|Saturn Devouring His Children by Goya|
By James Kendley
There’s a monster in my office, and it gnaws at me.
This monster lives in the twilight world between life and death, never daring to crawl out of the shadows. It’s too hideous for the light of day; it’s bloated and grotesque, with far too many bizarre and malformed appendages flapping spastically about. No wonder I keep it in the dark.
If you ever looked closer, as several people have, you would see that most of its individual parts are quite lovely, even if they don’t fit together like clockwork. Were some of the extraneous bits sliced away and the remainder stitched up neatly, we could see what massive reconstructive surgery might make this creature viable.
For now, the monster remains in the shadows. I lock the bottom drawer to keep it from wandering out.
It’s my first novel, The Wine Ghost, in which we consider the terrible freedom of Frank Boyles, the last Baby Boomer. Set in Arizona, Japan, Korea, Malaysia, Nepal, and Thailand, The Wine Ghost was twelve years in the making. I wrote at least 350,000 words on three continents to get the present 110,000, and I learned lessons in writing that no classroom can contain. The Wine Ghost is so dense, challenging, and chaotic that it's unpublishable in its present form, but writers who've read the whole thing (and the handful of agents who've read the substantial pitch and excerpts) have said it's a remarkable achievement, despite the fatal flaws.
Here are some of those fatal flaws (from my current perspective):
• The first half of the novel is a nosedive, and readers begin wishing for the final collision 30 pages in. As it is, it takes 60,000 words for Frank Boyles to fall off Japan.
• The upward spiral of the second half has stronger structure, and it’s less relentlessly depressing than the first, but the pacing is crippled by chapters up to 9,500 words in length, chapters ending like short stories rather than ending in thrills, chills, or cliff-hangers that might help keep readers turning those pages.
• Even at a slim 110,000, it’s nearly Dickensian in the number of characters and subplots, a ridiculously overdrawn expat milieu that drowns a simple tale of disgrace and redemption.
• It’s written in the first person. Along with its many other indiscretions, first-person treatment brands it as an irretrievably vomitous semi-autobiographical first novel.
I’ve moved on, I sometimes tell myself. I can’t start draft five anytime soon, especially knowing that it would take a sixth and seventh draft to get this monster on its feet. I have too much going on.
After 30 years as a professional writer and editor, I put aside The Wine Ghost as a “hobby novel” and started my fiction career in 2009. This stage of my career as a “seasoned newbie” is all about the foundation. I’ve completed a stint as senior editor of an online litmag. My first website is up (http://www.kendley.com), and the more competitive, more sales-friendly version is under construction in dry dock. I’m a member of a professional organization, the Horror Writers Association. I’m working social media, and I’m guest-blogging (and grateful for the chance). I have a small backlog of stories for reprints. Most important, I have a completed and competitive genre novel, The Drowning God, making the rounds of publishers, and I’m a quarter done with its sequel, The Hungry Priest.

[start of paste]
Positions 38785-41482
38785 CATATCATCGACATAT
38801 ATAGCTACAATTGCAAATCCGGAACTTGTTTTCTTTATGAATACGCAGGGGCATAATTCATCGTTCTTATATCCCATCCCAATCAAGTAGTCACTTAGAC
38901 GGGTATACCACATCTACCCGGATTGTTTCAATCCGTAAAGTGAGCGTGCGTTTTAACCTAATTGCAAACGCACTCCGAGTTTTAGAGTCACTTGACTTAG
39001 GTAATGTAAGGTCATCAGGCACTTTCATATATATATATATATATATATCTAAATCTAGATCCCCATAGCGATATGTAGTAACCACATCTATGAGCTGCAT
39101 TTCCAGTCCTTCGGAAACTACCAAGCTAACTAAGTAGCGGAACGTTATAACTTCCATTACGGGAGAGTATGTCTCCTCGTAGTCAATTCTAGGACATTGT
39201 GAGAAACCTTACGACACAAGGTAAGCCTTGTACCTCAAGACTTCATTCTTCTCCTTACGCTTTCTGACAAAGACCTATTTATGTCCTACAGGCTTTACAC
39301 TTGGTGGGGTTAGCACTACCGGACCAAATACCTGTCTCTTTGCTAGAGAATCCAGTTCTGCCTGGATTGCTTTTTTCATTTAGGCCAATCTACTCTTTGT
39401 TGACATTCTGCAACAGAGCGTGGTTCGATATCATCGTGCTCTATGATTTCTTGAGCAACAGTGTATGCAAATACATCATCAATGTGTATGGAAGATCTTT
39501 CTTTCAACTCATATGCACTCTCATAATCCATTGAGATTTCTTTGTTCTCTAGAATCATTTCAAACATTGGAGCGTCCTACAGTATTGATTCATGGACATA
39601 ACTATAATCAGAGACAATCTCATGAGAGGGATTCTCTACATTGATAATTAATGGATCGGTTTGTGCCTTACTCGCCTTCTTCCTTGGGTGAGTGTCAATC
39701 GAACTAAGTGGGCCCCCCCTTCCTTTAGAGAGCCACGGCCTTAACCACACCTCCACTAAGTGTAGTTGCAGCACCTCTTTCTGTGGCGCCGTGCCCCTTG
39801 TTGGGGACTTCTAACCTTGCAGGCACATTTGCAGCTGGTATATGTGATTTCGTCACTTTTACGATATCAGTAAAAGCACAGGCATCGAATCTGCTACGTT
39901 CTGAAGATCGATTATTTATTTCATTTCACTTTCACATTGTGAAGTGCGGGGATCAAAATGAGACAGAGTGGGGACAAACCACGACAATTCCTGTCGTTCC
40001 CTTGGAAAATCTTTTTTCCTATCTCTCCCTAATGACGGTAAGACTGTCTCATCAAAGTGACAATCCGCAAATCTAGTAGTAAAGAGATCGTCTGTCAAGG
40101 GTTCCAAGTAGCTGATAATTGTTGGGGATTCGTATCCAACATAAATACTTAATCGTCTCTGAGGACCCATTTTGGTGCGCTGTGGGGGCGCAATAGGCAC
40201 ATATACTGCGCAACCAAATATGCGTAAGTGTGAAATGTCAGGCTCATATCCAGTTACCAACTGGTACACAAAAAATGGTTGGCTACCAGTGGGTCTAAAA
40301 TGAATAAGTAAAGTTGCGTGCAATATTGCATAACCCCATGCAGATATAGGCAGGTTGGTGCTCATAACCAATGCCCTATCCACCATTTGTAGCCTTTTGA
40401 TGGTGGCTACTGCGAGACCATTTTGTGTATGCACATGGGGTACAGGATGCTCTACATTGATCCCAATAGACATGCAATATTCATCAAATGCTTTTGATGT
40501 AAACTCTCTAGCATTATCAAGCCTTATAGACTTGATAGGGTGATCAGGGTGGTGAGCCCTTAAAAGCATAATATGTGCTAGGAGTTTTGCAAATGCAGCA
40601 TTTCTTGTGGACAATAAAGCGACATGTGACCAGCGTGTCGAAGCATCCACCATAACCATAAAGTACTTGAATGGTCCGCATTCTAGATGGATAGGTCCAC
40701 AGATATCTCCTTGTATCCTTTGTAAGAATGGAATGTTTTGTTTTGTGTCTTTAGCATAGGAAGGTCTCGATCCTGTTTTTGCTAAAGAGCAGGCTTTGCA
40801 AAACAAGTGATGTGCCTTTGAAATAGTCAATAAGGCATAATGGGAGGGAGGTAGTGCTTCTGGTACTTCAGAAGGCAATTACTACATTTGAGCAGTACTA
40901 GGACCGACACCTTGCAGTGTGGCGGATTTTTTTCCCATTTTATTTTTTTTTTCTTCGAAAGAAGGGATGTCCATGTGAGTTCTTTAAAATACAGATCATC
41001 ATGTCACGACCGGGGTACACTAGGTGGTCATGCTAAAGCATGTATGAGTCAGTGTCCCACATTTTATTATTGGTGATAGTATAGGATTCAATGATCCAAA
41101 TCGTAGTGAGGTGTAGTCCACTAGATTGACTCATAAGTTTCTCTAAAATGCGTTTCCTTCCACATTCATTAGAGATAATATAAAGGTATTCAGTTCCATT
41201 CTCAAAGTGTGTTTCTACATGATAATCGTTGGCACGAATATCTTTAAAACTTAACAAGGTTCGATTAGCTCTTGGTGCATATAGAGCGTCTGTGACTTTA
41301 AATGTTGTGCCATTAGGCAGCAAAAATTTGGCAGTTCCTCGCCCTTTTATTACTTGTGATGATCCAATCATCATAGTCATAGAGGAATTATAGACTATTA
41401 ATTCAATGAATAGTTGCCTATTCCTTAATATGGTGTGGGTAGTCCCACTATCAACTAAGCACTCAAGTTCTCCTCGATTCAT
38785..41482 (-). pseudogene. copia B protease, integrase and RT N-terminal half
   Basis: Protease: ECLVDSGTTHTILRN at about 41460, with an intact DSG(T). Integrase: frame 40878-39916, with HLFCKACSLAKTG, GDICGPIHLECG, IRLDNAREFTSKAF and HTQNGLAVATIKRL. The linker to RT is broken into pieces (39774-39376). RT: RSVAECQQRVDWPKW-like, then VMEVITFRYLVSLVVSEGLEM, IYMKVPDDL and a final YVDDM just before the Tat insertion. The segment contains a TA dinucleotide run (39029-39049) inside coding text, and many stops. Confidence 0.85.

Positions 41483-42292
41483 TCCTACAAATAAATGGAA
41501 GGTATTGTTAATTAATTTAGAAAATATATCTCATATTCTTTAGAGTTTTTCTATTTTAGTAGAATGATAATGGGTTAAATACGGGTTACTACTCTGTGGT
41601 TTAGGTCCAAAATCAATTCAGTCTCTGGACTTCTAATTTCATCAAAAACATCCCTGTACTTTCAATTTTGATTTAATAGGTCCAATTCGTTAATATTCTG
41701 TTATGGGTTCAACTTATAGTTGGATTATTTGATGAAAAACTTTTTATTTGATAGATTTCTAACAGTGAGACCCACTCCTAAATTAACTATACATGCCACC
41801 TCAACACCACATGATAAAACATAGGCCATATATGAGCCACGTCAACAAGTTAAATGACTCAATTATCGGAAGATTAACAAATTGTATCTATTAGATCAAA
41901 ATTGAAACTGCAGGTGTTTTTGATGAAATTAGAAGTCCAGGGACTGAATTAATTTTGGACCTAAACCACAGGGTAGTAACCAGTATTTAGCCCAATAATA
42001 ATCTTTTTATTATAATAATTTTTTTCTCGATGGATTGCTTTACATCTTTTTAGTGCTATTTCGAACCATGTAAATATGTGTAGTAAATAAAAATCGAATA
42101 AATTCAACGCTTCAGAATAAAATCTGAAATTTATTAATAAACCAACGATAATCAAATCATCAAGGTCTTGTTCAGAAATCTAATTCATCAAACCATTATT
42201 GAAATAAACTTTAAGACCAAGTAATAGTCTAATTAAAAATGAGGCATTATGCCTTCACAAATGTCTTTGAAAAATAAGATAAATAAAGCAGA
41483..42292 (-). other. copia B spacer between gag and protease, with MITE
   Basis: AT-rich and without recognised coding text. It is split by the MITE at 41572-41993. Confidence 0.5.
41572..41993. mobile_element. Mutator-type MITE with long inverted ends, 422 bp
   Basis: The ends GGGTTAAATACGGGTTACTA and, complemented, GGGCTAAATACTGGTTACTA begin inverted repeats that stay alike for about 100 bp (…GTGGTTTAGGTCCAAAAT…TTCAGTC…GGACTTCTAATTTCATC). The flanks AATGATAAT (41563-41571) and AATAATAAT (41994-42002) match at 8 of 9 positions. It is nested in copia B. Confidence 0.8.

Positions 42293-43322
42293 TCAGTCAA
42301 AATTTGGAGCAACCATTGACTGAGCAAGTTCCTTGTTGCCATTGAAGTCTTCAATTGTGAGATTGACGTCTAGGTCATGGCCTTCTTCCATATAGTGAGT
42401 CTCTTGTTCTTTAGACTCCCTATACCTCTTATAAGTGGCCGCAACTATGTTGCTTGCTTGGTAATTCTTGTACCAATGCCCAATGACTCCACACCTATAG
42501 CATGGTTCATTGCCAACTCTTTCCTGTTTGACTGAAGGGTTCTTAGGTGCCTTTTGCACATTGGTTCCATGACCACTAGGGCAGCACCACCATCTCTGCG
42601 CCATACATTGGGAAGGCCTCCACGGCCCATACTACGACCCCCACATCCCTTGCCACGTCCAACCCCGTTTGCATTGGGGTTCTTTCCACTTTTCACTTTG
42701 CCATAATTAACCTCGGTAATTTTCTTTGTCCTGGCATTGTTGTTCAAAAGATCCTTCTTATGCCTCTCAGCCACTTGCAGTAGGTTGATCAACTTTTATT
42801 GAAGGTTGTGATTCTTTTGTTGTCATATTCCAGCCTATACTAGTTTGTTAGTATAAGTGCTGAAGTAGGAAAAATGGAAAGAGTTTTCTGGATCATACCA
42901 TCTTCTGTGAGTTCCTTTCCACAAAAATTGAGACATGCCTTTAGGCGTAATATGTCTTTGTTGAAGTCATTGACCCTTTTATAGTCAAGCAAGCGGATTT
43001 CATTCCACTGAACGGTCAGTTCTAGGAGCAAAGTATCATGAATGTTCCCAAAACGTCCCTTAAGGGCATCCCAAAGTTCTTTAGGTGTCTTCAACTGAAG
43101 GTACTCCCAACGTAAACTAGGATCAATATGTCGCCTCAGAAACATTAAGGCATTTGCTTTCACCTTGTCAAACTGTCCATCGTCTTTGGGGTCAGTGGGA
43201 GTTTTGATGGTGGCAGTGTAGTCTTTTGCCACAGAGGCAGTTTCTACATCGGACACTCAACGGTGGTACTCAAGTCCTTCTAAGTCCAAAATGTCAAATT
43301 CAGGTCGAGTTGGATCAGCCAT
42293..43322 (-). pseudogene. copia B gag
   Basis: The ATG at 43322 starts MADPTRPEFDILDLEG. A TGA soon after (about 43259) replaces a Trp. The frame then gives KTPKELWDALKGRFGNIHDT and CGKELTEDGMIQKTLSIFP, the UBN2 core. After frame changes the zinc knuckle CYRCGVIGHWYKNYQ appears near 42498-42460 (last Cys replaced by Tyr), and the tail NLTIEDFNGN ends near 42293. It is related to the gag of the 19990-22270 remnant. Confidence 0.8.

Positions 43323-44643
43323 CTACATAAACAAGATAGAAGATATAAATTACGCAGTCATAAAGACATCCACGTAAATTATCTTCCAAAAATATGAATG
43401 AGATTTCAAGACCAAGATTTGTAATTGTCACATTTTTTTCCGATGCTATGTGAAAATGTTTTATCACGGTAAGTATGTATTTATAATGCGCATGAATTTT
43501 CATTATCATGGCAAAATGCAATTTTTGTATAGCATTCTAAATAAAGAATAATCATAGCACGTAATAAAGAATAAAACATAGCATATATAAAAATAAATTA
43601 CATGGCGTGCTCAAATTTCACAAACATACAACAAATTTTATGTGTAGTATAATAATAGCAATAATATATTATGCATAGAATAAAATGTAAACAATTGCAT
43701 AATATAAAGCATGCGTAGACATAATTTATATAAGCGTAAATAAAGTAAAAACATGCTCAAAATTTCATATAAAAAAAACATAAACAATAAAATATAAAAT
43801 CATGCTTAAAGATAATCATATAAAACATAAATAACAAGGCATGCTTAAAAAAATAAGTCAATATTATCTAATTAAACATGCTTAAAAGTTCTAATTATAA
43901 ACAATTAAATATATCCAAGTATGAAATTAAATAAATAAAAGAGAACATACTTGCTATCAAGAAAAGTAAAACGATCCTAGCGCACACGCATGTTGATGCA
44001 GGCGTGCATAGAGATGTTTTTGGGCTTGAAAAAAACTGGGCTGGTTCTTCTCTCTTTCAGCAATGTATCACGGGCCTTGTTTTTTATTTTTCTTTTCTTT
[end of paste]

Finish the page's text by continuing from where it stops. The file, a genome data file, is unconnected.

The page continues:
As for The Wine Ghost, I’ve mined it for short fiction (“Dry Wash” in The Bicycle Review, “Coolie Tales” in not from here, are you?) and poetry (“The Algerian Witch’s Abandoned Brood” in the Danse Macabre e-collection Hauptfriedhoff, for which I also penned the foreword), and I’ve lifted setting elements and whole characters for my genre series. I sometimes want to just strip off everything I can repurpose from The Wine Ghost and leave it like a car on cinderblocks.
If only I could. The Wine Ghost never stops gnawing at me, so much so that I’ve planted crossover elements in The Hungry Priest such that my literary novel and my genre series will occupy the same time and space. The Wine Ghost intrudes on my other work in ways I won’t even reveal; I’m constantly laying Easter eggs and setting a breadcrumb trail that leads back to The Wine Ghost, back to my monster in the bottom drawer.
This monster still gnaws at me. It’s not that I think that The Wine Ghost will ever, ever make me more money or even gain me more critical acclaim than a genre book. It’s not that I miss the freshness and urgency of the literary expression that led to my writing The Wine Ghost; I’m a much better writer now than even a few years ago, when I wrapped up the fourth draft.
This monster gnaws at me because it’s an important book, the book that called me to write it because it may speak to some teenager as confused and depressed as I was when I first got a little relief by reading Samuel R. Delaney’s Dhalgren or Lord Dunsany’s Pegana tales. It may show some kid a path out of a darkness that almost took my sanity and my life.
This monster gnaws to tell me that I must keep honing my craft in order to do the story justice. Every genre chapter I write, every blog post I submit, every short story that goes over some indifferent editor’s transom — it’s all training to deal with the monster in the drawer.
I’m lifting weights here, people.
And it may sound perverse, but I hope you have a monster in your drawer to keep you moving as well.
If you have a monster in a drawer somewhere, take it out during this season when monsters abound. Thank it for keeping you moving, keeping you writing. Promise it that you’ll visit it more often, and that you’ll eventually bring it to life and set it free on an unsuspecting world.
It doesn’t hurt to make these promises, even if you don’t intend to keep them.
Don’t worry if you forget to go to see your monster every once in a while.
If your monster is anything like mine, it will come to see you.